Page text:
Jan 2010 24

Anna Boden and Ryan Fleck’s second picture is another low budget indie effort that is all at once a fantastic portrait of both the Dominican baseball path, the pressures of the minor leagues, and immigrant life in America.

Sugar is a member of the Kansas City baseball school that farms players into their minor league system with hope of finding the next big star.  We get a brief look at his life and relationships in the Dominican before he is called up for spring training and is given a chance to make it into the minor leagues.  Where he is comfortable and familiar back home Sugar and most of his Hispanic speaking transplants are instantly thrown into a life of poor communication and awkwardness that is an almost unimaginable burden to even imagine.  Making it by on French toast at the local diner Sugar is called up to the Single A team in Iowa leaving behind all his friends that came to the States with him and becoming even more of an outsider in as foreign of a place as he has ever been.  Paired up with a host family and one of two rookies to make it to Single A out of spring training Sugar is not only given a chance to prove his worth at a high level of play but there are a lot of people that believe in the talent of his pitching arm.

Boden and Fleck give the film an almost documentary feel to the proceedings and make this story as real as honest as one can imagine.  The small budget and part of the story feel really allow you to connect to Sugar when most viewers couldn’t even begin to relate to his situation.  We feel his struggles, we want to help him, and it’s a little sad while inspiring to watch him make strides and struggle with the situations around him.  The film also does a fantastic job of not only profiling the struggles of amalgamation to a foreign society, but the awkwardness of personal interactions, the social pressures of a potentially un-accepting environment, and the subtleties of both the game of baseball and the pressures to succeed in the cut throat world of the minor leagues.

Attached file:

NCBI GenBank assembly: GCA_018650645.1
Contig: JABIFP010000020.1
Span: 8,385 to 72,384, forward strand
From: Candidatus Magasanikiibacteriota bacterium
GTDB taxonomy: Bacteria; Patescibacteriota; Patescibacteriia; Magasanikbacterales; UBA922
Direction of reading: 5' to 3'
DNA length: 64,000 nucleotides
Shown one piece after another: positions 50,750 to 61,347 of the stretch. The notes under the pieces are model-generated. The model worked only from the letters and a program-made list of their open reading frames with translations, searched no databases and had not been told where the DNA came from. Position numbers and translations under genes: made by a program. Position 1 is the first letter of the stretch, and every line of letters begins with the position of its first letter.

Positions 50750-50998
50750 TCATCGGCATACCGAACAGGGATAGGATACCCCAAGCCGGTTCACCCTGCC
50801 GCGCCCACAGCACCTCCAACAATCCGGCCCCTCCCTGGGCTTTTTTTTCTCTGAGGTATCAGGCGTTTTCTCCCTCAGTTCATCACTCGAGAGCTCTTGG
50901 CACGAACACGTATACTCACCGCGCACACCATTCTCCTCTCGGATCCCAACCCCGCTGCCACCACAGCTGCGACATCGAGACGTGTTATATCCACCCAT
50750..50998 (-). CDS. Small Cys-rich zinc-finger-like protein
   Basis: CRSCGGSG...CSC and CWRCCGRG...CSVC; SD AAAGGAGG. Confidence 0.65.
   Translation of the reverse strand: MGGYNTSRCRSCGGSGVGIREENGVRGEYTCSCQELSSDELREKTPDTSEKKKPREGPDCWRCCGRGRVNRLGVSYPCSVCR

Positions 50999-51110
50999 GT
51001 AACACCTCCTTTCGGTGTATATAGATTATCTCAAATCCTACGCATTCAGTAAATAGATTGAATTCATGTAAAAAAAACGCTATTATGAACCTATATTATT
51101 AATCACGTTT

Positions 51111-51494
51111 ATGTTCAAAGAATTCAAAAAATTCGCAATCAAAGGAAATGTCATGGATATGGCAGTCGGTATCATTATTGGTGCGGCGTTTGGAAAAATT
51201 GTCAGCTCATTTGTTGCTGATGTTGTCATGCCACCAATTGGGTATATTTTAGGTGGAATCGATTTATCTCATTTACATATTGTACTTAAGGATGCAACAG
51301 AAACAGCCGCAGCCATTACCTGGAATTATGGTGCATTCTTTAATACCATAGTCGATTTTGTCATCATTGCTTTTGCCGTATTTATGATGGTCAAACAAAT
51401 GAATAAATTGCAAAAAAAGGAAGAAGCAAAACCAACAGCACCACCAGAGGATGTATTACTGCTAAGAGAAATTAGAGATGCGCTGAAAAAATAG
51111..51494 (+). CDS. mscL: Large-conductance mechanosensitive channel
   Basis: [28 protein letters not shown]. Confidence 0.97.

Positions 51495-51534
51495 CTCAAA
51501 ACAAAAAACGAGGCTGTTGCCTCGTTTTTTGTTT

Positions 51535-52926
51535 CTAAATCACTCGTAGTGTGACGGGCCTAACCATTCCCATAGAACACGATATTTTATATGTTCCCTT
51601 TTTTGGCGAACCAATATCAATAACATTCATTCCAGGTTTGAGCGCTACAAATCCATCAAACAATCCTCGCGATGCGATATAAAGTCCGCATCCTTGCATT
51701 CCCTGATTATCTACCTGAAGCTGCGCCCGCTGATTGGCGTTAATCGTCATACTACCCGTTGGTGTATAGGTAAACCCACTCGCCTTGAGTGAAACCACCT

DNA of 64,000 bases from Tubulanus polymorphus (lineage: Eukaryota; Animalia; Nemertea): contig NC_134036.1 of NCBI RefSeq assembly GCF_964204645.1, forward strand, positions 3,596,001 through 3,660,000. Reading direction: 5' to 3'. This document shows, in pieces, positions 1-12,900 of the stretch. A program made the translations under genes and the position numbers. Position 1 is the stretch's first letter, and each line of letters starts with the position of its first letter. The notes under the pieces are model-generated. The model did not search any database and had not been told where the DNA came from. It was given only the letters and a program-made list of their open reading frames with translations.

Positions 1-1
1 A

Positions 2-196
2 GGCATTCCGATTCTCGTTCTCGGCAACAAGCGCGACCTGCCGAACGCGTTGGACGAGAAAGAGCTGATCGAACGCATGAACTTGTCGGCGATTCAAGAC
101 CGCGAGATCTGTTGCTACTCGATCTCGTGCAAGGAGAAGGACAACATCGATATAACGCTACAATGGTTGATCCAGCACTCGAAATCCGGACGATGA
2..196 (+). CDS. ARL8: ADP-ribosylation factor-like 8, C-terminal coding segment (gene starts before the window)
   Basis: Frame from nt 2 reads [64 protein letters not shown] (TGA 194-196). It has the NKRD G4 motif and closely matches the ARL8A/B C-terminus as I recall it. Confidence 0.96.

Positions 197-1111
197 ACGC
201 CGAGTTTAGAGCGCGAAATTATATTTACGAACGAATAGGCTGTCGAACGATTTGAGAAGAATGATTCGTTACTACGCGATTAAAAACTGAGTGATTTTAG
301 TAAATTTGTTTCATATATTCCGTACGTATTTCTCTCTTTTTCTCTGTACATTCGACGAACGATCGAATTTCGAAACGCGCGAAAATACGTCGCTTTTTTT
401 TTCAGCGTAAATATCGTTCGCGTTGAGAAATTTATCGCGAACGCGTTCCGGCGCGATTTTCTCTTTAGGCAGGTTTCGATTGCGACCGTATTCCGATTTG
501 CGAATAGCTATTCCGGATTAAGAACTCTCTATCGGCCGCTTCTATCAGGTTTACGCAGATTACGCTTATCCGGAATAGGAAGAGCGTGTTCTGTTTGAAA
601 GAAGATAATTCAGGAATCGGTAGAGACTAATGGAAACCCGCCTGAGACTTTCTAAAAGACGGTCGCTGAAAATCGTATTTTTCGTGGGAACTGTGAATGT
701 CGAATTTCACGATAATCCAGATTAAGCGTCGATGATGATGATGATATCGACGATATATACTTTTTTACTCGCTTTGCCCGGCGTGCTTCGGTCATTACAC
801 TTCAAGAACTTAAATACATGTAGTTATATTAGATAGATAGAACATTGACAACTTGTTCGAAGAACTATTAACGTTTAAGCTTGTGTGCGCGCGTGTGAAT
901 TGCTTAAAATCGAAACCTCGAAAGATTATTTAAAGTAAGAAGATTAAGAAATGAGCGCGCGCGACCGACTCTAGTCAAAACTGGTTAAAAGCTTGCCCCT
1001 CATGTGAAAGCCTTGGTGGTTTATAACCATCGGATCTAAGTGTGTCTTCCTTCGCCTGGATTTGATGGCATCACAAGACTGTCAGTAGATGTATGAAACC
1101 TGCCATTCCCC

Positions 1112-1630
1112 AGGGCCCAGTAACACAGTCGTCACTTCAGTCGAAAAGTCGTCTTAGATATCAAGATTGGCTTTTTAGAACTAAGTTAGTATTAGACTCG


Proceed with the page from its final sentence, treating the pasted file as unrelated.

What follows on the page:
The film actually still looks quite good for its small budget and really does a great job of capturing the baseball action and the beauty of a ball field that the game can have.  I also applaud the filmmakers for not really pulling any punches by romanticizing the game and Sugar’s situation.  The film is fairly light affair, with plenty bits of humor, but Sugar’s journey and world is full of struggles and he isn’t go to always succeed.  Showing how these Dominican players’ lives pan out and seemingly bringing in a lot of real faces to show where there paths ultimately go really gives the film a sense of authenticity.  These men are coming to America to give a better life to their families, many times very uneducated, and whether it is baseball or something else they will do anything to help out their lives they left behind which is truly courageous of them; well most of the time.

The actors in the film are also unknowns from pretty much top to bottom.  Algenis Perez Soto plays Sugar and brings a really likable charm and charisma to the kid both on and off the field.  He is believable in both his frustration and his desperation at times but never lets us forget that he is in this for good reasons and to feed his competitive edge.  Soto pretty much carries the picture on his own but Andre Holland is quite good in his limited screen time as, Johnson, the hot shot prospect that befriends Sugar as they move up to Iowa.  Rayniel Rufino is also good as an “older” player, Jorge, struggling to keep his job that befriends Sugar as he is one of the Hispanic players on the team.  Jorge’s struggles and mindset are perfectly captured by Rufino who captures the part to near perfection.

In the end, Sugar is another winning picture from Anna Boden and Ryan Fleck who have successfully captured two low budget and poignantly personal films on the screen now.  Sugar is filled with fine acting, a wonderfully honest story, and a look into a way of life few of us have ever seen or could even realize.  The film says a lot about immigrants and baseball and will open the eyes of the viewer to both worlds and is an accessible film for any fan of film and you shouldn’t be scared away if you don’t like baseball.  A great little tale and I can’t wait to see what this filmmaking duo does next.

Sugar is a B+


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